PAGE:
Over the summer, Ruston came to one of AgeWage’s workshops on this subject and presented a solution for employers with the deep pockets to pay for financial advice. It is rehearsed in the REBA article.
But one reason employers and trustees have been held back from doing the right thing for their people, is the risk that the firm they appoint doesn’t deliver and provide the service that was expected – with their people getting poor outcomes and the employer and trustee ending up with a possible litigation risk.
Smith’s solution addresses this risk
When an employer and/or a trustee board appoints an IFA firm or panel for their people to use, the employer or trustee can pay an annual fee for an independent organisation (such as an auditing firm) to carry out ongoing due diligence on the IFA firm they’ve appointed. They would then produce a quarterly report on the IFA’s performance. This could apply regardless of whether the advice is paid for by the employer or by the members themselves.
This proposition of independent ongoing due diligence has been developed based on learnings from the industry and, through a form of internal audit and sample checking, would include:
the financial position
changes in the FCA approval or structure of the firm
fines and reportings
changes in the people or culture
appropriateness of the advice – including the overall charges and structure of charges
clarity of the advice.
Improving the IFA world
No doubt there will be many IFAs who won’t think their world needs changing. I have reported recently on complacency among IFAs who think that they can sell “peace of mind” without being accountable for outcomes.
In a podcast shortly to be broadcast by New Model Adviser I noted that the highest trust pilot score achieved by any firm helping with retirement options is from Retirement Line – an annuity broker which doesn’t provide regulated advice. The much maligned SJP are right up there but the people who get the highest trust ratings are the scammers, who’s customer service is so excellent that their customers hand over money without demur – against all rational logic.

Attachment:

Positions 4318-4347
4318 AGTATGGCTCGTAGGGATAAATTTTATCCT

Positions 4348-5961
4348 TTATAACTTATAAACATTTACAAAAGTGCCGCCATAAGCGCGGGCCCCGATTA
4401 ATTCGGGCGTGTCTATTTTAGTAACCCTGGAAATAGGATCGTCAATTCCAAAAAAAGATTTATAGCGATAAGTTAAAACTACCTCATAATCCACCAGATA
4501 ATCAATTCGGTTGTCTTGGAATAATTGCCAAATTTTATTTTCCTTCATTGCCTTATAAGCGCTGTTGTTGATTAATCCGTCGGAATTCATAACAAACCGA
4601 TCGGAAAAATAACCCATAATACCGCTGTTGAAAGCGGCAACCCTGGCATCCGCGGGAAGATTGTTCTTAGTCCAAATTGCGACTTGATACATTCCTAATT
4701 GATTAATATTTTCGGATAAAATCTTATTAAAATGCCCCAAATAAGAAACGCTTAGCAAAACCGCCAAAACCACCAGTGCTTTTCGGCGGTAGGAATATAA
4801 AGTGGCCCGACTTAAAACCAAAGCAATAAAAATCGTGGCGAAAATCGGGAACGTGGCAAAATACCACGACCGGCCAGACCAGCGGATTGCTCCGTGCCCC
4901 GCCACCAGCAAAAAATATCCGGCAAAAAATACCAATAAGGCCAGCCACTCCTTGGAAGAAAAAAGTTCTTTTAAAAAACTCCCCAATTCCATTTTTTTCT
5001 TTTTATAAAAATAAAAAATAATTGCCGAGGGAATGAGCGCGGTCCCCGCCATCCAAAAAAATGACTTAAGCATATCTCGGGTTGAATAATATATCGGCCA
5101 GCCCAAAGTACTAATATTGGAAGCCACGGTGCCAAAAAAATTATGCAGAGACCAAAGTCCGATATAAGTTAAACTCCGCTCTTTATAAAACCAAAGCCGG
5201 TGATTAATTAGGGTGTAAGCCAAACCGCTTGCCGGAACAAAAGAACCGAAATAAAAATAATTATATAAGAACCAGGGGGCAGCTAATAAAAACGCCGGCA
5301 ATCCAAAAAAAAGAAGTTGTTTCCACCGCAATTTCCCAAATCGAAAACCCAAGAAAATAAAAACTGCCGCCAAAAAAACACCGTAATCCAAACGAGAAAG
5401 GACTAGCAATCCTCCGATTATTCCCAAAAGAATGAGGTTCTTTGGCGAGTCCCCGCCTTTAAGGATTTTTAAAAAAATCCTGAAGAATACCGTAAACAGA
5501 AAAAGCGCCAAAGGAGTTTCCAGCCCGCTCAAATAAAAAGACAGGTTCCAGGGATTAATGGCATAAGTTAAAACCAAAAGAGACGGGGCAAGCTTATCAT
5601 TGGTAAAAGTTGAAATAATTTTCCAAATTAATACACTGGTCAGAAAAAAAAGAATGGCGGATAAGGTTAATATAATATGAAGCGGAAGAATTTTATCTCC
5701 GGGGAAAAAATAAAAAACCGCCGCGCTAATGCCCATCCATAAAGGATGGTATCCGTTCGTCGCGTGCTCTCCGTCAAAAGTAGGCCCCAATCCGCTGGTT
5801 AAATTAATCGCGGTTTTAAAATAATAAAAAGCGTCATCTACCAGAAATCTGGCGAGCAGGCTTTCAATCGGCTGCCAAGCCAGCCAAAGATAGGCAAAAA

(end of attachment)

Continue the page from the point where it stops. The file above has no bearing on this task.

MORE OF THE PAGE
IFA’s suffer from a trust deficit and until they are generally trusted, they will not get the general acceptance that has made SJP a household name. Smith knows this and understands the capacity large employers have to help the best IFAs raise their game by improving their business models and driving out the likes of Active Wealth Management.
As more employers and trustees adopt this approach, building confidence in employees and members to get good advice at a reasonable price, it will mean ‘natural selection’ will lead to the promotion and growth of genuinely good IFA firms and hopefully the end of scammers and poorly run firms.
Employers taking retirement seriously
Ruston is surely right. The risk of people being pirated in the Strait of Hormuz is substantial, the cost of providing professional help at the point of crisis is small relative to the cost of helping people build up their retirement pots.
The prioritisation of good quality IFAs to do this work is right, especially for the deep-pocketed employers who have budgets – Tesco being one of these.
But for smaller employers we will need to see more innovation. There aren’t enough deep-pocketed employers or good quality IFAs to go round and the MAS, unbiased and vouched for databases aren’t aimed at ordinary workers with small pots.
In the next couple of weeks, the Money and Pension Service is due to publish its strategic plan and I hope that that plan will have a big section on helping people retire from work with the help of workplace advice and guidance.
Meanwhile, firms such as mine, will continue to research and build digital solutions to compliment and promote financial advice – of the type that Ruston Smith takes seriously.